'Second lady' talks about newspapers and the First Amendment p.15

By: David Astor Tipper Gore addresses editors' conference sp.

WHEN AN AUDIENCE member asked Tipper Gore to name "the most ignored issue in newspapers," she was quick to reply.
"Probably information about what's appropriate for children at different ages," said the "second lady," who was speaking at the recent American Association of Sunday and Feature Editors convention in Atlanta.
Gore noted that there is an increasing amount of "vulgar, decadent and violent" material in the entertainment media. She said that if newspapers "took a more critical look" at TV, film and music content, it could help parents decide how much exposure their children should or should not have to this content.
"I know from formal training in child development psychology that kids process stimuli differently at different ages," the speaker stated. "A four-year-old and an eight-year-old do not see things the same way and, in some ways, our society recognizes this. For example, you can go to a store to buy a toy for a child and the packages are marked with the appropriate age range."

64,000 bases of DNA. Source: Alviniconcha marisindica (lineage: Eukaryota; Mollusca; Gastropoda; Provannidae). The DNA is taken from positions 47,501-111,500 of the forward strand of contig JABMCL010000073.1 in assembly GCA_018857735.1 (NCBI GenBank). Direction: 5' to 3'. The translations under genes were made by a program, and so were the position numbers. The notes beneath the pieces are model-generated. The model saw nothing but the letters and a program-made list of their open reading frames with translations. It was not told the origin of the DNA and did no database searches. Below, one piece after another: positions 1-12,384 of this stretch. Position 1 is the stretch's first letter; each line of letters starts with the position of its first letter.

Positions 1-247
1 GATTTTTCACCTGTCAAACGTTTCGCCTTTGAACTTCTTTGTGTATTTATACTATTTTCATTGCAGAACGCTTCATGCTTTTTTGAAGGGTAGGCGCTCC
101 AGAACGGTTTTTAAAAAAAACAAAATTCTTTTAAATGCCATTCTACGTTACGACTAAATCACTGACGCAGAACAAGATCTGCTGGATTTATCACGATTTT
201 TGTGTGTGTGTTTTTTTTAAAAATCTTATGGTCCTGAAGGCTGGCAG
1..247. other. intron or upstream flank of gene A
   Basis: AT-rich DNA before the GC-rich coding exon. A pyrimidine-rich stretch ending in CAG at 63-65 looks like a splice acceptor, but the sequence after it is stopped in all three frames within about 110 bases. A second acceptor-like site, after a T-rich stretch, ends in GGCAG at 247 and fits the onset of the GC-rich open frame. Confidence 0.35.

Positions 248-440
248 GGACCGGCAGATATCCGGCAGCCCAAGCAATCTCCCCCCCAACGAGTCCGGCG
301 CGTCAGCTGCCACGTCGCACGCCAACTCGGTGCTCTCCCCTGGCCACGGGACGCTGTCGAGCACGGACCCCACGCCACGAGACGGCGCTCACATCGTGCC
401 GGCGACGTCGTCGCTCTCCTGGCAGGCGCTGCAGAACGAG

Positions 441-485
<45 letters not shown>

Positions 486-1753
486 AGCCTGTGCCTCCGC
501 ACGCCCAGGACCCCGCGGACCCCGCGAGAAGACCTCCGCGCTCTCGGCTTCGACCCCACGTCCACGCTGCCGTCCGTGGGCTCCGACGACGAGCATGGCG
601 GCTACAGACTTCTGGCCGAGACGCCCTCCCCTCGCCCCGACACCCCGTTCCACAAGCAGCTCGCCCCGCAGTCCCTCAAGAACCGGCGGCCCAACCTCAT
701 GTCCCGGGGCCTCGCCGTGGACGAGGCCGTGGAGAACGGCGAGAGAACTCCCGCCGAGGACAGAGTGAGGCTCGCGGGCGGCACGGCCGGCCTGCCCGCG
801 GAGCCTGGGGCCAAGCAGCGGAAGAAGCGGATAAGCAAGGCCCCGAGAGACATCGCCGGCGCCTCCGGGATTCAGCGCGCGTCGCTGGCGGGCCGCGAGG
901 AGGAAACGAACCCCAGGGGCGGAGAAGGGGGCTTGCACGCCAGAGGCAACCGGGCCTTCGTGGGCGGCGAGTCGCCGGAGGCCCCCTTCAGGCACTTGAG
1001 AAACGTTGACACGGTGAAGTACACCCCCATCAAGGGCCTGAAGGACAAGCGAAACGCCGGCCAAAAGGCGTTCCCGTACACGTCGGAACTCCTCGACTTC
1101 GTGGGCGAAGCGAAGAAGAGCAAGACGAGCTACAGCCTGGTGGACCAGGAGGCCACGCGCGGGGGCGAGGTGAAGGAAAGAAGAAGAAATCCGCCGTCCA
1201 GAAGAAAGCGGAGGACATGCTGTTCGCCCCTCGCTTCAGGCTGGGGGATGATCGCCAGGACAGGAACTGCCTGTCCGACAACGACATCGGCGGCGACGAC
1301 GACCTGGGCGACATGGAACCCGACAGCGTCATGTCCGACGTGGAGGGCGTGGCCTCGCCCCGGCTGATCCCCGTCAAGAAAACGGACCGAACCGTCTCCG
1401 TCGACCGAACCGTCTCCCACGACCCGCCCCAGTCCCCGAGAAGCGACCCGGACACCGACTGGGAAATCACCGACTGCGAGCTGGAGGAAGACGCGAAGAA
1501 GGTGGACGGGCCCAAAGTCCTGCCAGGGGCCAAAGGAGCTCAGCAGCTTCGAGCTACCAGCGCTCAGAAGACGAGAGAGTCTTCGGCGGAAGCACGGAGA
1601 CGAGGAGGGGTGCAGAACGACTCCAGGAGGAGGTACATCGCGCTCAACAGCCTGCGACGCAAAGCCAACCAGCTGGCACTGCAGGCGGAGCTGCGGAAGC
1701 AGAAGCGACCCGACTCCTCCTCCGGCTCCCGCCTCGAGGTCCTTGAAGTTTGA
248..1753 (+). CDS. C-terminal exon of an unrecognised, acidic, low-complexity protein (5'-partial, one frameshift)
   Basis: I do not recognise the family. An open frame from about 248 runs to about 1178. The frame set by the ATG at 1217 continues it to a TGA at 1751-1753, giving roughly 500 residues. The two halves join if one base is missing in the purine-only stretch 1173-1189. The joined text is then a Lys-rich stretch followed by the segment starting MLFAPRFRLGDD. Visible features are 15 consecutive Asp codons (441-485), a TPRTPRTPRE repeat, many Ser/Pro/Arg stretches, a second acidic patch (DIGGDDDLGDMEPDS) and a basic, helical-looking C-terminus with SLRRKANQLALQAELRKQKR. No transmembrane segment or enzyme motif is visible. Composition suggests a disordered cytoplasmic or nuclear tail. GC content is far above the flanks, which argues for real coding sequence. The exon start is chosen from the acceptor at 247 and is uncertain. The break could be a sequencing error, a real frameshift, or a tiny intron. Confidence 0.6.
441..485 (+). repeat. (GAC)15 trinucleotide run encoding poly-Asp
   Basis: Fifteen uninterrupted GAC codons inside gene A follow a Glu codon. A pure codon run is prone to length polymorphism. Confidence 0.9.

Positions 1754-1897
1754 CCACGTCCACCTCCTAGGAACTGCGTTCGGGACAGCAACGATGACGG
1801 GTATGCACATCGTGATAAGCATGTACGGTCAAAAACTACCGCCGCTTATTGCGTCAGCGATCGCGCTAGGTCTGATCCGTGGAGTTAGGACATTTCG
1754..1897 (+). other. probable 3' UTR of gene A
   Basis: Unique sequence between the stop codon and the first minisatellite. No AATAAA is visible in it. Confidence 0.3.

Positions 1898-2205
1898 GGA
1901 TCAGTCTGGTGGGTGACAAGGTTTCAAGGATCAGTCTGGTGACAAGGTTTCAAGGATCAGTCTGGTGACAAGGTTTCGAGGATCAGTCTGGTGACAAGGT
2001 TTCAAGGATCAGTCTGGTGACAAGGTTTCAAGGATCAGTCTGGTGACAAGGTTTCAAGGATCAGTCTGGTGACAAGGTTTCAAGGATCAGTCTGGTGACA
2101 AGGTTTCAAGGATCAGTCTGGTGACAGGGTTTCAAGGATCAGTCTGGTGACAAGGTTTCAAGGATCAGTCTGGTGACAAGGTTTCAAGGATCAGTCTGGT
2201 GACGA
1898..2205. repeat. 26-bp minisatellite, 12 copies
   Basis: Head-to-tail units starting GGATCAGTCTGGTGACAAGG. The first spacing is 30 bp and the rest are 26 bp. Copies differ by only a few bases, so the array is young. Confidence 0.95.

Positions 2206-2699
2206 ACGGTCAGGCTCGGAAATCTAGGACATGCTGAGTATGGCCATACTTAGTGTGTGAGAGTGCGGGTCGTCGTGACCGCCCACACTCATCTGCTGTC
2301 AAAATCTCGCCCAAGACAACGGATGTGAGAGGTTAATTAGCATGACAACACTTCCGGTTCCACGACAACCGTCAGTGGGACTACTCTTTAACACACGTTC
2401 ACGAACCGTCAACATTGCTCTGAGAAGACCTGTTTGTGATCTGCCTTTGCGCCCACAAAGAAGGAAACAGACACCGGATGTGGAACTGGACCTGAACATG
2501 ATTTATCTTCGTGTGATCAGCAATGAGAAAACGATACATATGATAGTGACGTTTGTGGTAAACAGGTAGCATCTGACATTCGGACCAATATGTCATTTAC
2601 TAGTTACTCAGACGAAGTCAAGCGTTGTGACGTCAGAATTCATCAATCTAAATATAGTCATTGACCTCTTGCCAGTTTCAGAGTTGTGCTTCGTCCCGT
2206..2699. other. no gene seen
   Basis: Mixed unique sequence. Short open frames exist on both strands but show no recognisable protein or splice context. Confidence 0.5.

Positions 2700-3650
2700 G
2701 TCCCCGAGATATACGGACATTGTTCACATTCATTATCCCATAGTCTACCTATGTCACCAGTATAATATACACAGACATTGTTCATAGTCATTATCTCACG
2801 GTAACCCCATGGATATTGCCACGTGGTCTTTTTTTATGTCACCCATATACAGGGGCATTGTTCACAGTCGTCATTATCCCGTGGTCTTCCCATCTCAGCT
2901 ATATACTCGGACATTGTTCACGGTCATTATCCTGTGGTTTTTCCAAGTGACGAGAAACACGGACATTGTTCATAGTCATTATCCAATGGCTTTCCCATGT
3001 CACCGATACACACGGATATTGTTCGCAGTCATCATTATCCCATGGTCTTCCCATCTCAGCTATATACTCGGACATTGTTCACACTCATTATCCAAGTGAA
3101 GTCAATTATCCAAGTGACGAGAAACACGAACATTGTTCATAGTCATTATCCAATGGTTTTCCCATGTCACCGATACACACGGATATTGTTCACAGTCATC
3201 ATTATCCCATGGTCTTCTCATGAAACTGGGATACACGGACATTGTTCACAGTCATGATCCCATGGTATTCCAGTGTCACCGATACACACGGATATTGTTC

Gore, who worked in the mid-1980s to get warning labels placed on records with graphic lyrics, emphasized that giving people more information about entertainment content is not the same thing as censoring this material.
"I am for freedom of speech," she said.
But this First Amendment right, Gore added, "includes my freedom of speech as a mother. I am free to call it as I see it. I can say trash is trash, violence is violence, and that treating women as objects to be exploited, humiliated, raped, murdered and forgotten is degrading beyond all moral measure.
"It degrades the society that permits such degradation to persist without protest."
Earlier in her speech, Gore also talked about how difficult it is to be a journalist.
"As some of you may know, both Al and I started our careers as journalists," she said. "Al was a reporter and I was a photojournalist at the Nashville Tennessean. So both of us know your jobs are never easy. With long hours, extraordinary pressures and few obvious rewards, reporting imposes great mental and physical demands."
Gore, who was introduced by Tennessean assistant managing editor/news Catherine Mayhew, added that journalists and politicians may have more in common than either would like to admit.
"Journalists and politicians both get whipsawed by the frenzy of the latest developments, with short attention spans and fading institutional memories," she said. "In both professions, there are too few occasions to step back and take stock."
?(Tipper Gore)[Photo]


No comments on this item Please log in to comment by clicking here